I had always wanted to teach internationally and when the chance came, I took it. It was a wonderful experience and I am so glad that I was able to do it. I would not have left but my husband developed health problems and we had to return to the US.

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  38. Anonymous says:

    I came overseas for an adventure, because I love to travel and because I wasn’t getting a job in the UK easily. I stayed because I met my husband and got married🙂

    Like

  39. Anonymous says:

    I wanted to learn more about the world having spent most of my childhood and worked in a rural area. I wanted adventure and I wanted to broaden my son’s outlook. Materialistic ad it sounds, I also wanted my son to have the privilege of a private school education. I worked in an independent school in the UK but couldn’t really afford to give my son the same advantages the children I taught got.

    Like

  40. Initally, I chose to go overseas because I wanted an adventure and a change from public school teaching in the US. I have now been overseas for 19 years, and it has proven to be the most enriching and rewarding experience, both personally and professionally. My only regret is I wish I had started earlier.
    Mary- Global Traveler and Educator

    Like

  41. Anonymous says:

    I had just reached a point where I could not take another year at the school I taught at in the U.S. I did manage to stick it out 11 years so I am vested for 50% retirement with them. Also, the lure of exotic lands was just too strong to resist.

    Like

  42. Anonymous says:

    I’ve basically done my career already in NZ, so at age 50 decided to ‘retire’ and enjoy my love of travelling combined with teaching. It was a good idea! Highly recommend it.

    Like

  43. anon says:

    Charity work drew me overseas, then it seemed sensible to live & work in Asia. However, I have faced new challenges, both at work (teaching a different subject) and personally (coping with cultural differences/language etc).
    The first year was hard but now I see the potential and freedom for self-development here, as well as the opportunities to influence and support young lives in a rapidly developing part of the world.

    Like

  44. Amirah says:

    Several reasons have me staying abroad.
    One is I am more valued as a teacher and the students are generally more eager to learn and better behaved.
    As a rather individual eccentric musician I flourish better in a foriegn country rather than at home where I do not seem to be seen or appreciated.
    I have been travelling since the age of 2 due family circumstances and I suppose it is just in my blood to be somewhat of a nomad.
    Very interested in languages and other peoples’ customs and traditions.
    It is a very horizon widening experience and certainly makes life so much more interesting.
    And most importantly the heat and bright sunny days!

    Like

  45. Anonymous says:

    As it turns out, I was burned out and ready to quit teaching altogether. Education in the US is becoming so substandard in terms of funding, assessment, lack of administrative and parental support that teaching has become somewhat of a joke. Teaching is about 10% of what you actually do and that is wrong. My wife suggested going overseas. We packed our bags, took our dog, and headed to Venezuela. I must admit, I hated it for the first year. I had never really traveled and bit off more than I could chew. However, I slowly learned to adapt, realized that we have a great quality of life, and we could save huge sums of money compared to what we did back home. Needless to say, we are about to wrap up our fourth year here. I’ve decided I really enjoy teaching and teaching internationally, but if I do move home, I will be changing careers. I’m hoping to make a career by staying over seas. My boss once said,”Once you drink from the Nile, you will eventually come back.” I find that to be very true of the international lifestyle.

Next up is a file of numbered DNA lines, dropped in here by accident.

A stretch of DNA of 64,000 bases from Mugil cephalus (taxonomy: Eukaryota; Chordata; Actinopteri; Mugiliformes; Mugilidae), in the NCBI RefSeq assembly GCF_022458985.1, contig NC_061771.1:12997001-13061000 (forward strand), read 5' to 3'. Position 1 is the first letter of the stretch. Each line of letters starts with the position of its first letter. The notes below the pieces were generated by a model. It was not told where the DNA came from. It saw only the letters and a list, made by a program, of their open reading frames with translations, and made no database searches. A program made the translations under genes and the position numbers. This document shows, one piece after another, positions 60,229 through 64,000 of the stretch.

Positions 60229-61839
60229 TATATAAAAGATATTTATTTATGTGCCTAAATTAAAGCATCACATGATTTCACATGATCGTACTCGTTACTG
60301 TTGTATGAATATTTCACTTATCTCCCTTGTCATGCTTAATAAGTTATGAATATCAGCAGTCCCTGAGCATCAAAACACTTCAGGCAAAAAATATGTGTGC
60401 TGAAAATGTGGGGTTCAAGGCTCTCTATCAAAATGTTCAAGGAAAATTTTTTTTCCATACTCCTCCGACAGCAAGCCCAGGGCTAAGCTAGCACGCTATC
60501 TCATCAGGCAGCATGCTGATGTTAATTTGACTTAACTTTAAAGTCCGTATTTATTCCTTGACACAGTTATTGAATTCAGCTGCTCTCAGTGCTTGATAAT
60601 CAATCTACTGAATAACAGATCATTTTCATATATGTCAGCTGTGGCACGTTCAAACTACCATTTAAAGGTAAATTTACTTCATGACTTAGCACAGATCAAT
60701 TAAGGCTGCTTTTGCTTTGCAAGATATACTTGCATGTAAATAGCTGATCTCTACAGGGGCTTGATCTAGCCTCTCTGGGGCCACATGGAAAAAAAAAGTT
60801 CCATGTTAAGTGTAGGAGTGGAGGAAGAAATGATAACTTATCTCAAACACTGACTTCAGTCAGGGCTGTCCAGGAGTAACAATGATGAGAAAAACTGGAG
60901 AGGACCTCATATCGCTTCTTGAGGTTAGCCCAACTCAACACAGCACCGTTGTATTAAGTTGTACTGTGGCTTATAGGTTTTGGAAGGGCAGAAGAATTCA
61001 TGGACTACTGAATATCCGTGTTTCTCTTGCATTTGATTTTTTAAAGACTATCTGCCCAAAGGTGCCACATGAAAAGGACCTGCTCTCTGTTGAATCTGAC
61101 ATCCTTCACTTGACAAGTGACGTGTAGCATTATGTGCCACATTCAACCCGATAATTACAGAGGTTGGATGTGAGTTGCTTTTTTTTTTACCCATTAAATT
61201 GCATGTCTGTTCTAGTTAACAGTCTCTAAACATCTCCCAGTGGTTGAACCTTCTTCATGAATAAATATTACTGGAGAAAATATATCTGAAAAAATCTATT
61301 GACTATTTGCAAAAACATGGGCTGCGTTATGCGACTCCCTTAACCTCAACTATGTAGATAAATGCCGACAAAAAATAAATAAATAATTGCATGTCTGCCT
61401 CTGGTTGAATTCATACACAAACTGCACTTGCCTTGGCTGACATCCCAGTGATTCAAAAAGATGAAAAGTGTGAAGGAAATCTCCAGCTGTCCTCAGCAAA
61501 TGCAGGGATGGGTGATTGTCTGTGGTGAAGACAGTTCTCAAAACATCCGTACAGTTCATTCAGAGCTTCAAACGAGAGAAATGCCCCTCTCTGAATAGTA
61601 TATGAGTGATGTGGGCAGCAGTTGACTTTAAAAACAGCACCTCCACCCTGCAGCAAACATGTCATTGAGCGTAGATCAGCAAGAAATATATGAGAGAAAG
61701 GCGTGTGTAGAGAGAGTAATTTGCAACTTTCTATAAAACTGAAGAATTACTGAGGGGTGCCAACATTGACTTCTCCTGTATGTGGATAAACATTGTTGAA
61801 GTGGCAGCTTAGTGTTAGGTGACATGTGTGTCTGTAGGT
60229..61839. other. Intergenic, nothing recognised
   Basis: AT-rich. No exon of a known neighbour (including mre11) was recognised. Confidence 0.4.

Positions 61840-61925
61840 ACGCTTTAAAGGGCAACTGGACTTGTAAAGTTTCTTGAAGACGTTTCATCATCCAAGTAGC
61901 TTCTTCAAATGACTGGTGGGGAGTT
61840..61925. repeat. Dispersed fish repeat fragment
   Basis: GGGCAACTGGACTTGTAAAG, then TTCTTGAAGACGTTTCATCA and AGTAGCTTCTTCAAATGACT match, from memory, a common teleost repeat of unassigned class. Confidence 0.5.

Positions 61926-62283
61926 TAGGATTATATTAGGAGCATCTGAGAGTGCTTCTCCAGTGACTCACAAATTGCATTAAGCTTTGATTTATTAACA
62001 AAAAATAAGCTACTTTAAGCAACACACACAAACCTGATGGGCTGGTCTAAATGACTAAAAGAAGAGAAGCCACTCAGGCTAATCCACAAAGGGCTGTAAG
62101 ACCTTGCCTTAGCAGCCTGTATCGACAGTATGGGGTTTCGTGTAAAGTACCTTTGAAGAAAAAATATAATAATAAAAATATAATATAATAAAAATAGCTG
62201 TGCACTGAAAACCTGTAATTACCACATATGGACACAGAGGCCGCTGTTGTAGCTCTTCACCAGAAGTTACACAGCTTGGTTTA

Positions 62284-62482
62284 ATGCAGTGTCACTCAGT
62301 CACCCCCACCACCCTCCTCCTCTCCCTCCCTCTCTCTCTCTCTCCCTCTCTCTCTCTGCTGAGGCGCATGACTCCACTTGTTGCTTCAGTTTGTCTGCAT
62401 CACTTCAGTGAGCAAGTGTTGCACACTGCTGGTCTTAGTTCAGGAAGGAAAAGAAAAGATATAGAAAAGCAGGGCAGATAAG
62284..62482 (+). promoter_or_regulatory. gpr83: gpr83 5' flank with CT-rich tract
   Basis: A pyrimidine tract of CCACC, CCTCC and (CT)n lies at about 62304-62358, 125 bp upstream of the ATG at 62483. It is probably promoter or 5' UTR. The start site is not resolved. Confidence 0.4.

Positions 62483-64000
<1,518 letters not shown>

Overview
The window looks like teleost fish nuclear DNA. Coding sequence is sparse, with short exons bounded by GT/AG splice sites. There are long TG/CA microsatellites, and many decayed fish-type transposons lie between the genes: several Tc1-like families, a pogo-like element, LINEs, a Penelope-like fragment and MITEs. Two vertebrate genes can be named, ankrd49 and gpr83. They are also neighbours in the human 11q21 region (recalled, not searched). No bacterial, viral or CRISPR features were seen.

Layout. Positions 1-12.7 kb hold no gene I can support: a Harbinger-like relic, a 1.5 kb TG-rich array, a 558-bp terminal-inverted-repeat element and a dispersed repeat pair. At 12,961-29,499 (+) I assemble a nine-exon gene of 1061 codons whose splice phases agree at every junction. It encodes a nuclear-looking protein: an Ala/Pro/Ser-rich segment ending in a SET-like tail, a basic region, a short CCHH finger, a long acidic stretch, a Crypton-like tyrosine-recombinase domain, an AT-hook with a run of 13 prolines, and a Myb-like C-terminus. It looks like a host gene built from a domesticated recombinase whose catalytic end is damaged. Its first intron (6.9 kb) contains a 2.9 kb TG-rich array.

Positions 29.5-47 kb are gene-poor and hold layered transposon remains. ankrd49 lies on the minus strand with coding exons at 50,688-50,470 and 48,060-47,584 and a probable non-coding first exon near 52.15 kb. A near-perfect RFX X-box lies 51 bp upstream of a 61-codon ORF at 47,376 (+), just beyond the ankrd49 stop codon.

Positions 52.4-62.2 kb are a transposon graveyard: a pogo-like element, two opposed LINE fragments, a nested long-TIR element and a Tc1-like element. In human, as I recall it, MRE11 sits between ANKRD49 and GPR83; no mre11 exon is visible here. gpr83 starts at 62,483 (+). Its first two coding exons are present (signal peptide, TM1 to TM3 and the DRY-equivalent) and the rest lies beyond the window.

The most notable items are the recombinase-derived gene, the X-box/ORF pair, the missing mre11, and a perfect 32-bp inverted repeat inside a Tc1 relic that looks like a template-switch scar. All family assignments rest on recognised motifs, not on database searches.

Like

  46. Anonymous says:

    PS. I totally agree with Takethetrain, above. Especially re the toxic nature of US schools. Maybe I’m burned out.

    Like

  47. Anonymous says:

    I went to be with my Asian partner, now ex. I wanted a change from fussy prep schools in the US and definitely got that! The kids I taught here were sweet and respectful, very fresh, many lazy rich kids but also LOTS of motivated workers. However both schools I worked for had serious problems, w/legal issues, bad admins, hiring/firing practices, standards, and general insanity. I’m heading home because it’s just too hard to live alone here without speaking the language, but the experience changed my life, broadened my horizons!

    Like

  48. Several reasons:

    1. Quality of life / cost of living balance. While the Bay Area has the highest quality of living, all things considered (climate, culture, people, natural beauty, organic food, world class universities, etc.), that I’ve experienced after living in all parts of the continental U.S. and Germany, the cost of living there has become somewhat prohibitive on a teacher’s salary. With low to zero taxes in many countries overseas, and significantly lower cost of living, especially food and housing, while the gross salaries generally cannot match those in the States, the net salaries are superior. I’ve still not found a place that matches the quality of life of the Bay Area, but the overall QOL/COL balance / value is better in some places overseas.